Sound designers will be ignored once again at this year's Tonys. Let's do something about it.

I know, I know, I said I wouldn't do it. And then the electronic mailbox began to bulge with requests for something I mentioned in my last column. So I apologize for doing something that I said I wouldn't and, even though it's painful to say, here goes.

Another calendar year has begun and we rapidly approach the New York Theatre's most sought-after recognition: the Tony Award. Most scenic, costume, and lighting designers smile when they think of the Tony Awards. Get all dressed up, go to a fancy party, sometimes you even win a coveted award from your peers. Hmm, that sounds very nice, but not for us sound people. Sound designers simply sigh, have a moment of mental yoga, and quickly shift their focus to happier things, like doing their taxes.

Why? Good Question.

Why should the mere mention of awards for sound make so many people, including sound designers themselves, so very nervous? Well, we might be afraid of community backlash when few people understand what we actually do (since you can't see how pretty a sound design is), but our fellow designers should have a good idea if their ears are not filled with wax. I suppose we should also ask why directors and producers can so boldly tell us to our faces how sound is sometimes more important perhaps even than scenery in pre-production on a musical, then forget our names when they go up to the podium to accept their awards. Most irksome is to witness a director you've worked for whip out a cocktail napkin speech and sound off, mentioning other designers by name, stage management, the dressers, front-of-house staff, and especially our fabulous stagehands, but not the sound designer.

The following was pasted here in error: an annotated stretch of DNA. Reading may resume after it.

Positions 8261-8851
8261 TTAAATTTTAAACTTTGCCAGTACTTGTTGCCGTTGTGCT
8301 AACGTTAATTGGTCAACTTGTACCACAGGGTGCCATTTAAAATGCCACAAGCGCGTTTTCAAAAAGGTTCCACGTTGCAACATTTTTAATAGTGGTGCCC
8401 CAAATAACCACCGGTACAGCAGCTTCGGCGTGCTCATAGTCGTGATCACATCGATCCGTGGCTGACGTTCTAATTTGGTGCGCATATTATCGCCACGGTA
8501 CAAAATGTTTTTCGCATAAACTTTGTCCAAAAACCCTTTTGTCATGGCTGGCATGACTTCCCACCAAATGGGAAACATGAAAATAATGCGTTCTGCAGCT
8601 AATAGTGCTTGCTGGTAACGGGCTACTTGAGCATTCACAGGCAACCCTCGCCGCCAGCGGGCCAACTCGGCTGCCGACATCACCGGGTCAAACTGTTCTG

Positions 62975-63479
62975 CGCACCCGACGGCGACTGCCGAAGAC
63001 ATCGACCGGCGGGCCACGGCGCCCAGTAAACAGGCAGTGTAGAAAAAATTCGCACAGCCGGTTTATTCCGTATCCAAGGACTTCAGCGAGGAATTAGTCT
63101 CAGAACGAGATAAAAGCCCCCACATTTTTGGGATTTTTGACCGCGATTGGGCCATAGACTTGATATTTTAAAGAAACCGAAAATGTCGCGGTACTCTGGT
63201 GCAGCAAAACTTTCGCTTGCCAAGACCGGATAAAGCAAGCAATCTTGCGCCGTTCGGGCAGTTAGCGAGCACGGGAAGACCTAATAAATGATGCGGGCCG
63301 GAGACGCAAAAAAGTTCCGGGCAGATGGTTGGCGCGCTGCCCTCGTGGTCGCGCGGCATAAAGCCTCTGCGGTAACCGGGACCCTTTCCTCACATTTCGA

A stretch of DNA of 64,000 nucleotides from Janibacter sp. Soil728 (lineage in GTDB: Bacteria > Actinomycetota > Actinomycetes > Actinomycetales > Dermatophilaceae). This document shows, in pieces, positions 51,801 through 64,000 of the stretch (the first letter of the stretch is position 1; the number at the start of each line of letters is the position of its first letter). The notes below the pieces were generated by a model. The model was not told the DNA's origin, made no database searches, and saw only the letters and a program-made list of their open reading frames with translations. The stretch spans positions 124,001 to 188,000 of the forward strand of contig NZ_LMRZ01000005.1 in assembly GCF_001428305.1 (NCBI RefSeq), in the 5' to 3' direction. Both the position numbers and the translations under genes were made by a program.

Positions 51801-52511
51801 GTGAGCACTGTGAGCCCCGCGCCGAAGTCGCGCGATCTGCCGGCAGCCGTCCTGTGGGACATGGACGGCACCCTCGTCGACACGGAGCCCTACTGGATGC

A Broadway Thing?

After more than 30 years of working side by side with other theatrical designers, we're still the bastard stepchild of the design department. I can't believe that the early work of sound greats like Abe Jacob, Otts Munderloh, and Jack Shearing (to name but a few) made only a minor impact on their shows. It's definitely a Broadway thing, as other major cities feature awards for sound design in their theatrical categories. There are specialty awards for theatrical sound design in Sydney, Melbourne, Philadelphia, Los Angeles, Washington, DC, and even New York's Drama Desk awards, though fellow sound designer Paul Arditti had to inform me that in London there currently are no publicly recognized awards whatsoever for theatre sound design. Hmmm. That constitutes another good reason to be angry about the Brits (see “London Calling,” ED November 2002).